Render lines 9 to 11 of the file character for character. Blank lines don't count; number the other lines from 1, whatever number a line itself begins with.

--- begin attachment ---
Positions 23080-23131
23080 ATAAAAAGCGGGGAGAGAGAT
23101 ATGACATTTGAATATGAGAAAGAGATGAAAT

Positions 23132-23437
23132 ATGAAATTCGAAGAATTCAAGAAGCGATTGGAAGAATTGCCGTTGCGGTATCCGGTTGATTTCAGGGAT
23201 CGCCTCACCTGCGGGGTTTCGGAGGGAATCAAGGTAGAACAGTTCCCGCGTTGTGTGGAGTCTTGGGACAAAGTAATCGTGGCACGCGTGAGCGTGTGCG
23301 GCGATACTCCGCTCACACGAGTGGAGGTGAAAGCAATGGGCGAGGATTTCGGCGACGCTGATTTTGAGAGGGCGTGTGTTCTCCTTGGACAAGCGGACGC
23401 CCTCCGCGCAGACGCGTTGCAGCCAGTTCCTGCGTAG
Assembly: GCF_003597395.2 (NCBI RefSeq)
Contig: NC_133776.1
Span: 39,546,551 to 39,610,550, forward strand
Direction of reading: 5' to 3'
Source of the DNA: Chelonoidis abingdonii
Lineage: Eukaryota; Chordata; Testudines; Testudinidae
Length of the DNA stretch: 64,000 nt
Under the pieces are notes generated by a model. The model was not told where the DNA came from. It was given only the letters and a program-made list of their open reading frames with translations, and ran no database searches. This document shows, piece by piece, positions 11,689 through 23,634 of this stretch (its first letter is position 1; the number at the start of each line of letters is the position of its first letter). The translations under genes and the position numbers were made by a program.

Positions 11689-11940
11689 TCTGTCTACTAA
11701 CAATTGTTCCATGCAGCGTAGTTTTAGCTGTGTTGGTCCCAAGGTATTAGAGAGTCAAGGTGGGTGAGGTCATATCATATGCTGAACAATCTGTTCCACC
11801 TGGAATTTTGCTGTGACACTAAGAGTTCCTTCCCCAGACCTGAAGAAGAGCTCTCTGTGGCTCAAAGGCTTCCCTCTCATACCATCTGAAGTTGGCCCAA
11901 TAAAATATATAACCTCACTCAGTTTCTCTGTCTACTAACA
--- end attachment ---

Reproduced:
Assembly: GCF_003597395.2 (NCBI RefSeq)
Contig: NC_133776.1
Span: 39,546,551 to 39,610,550, forward strand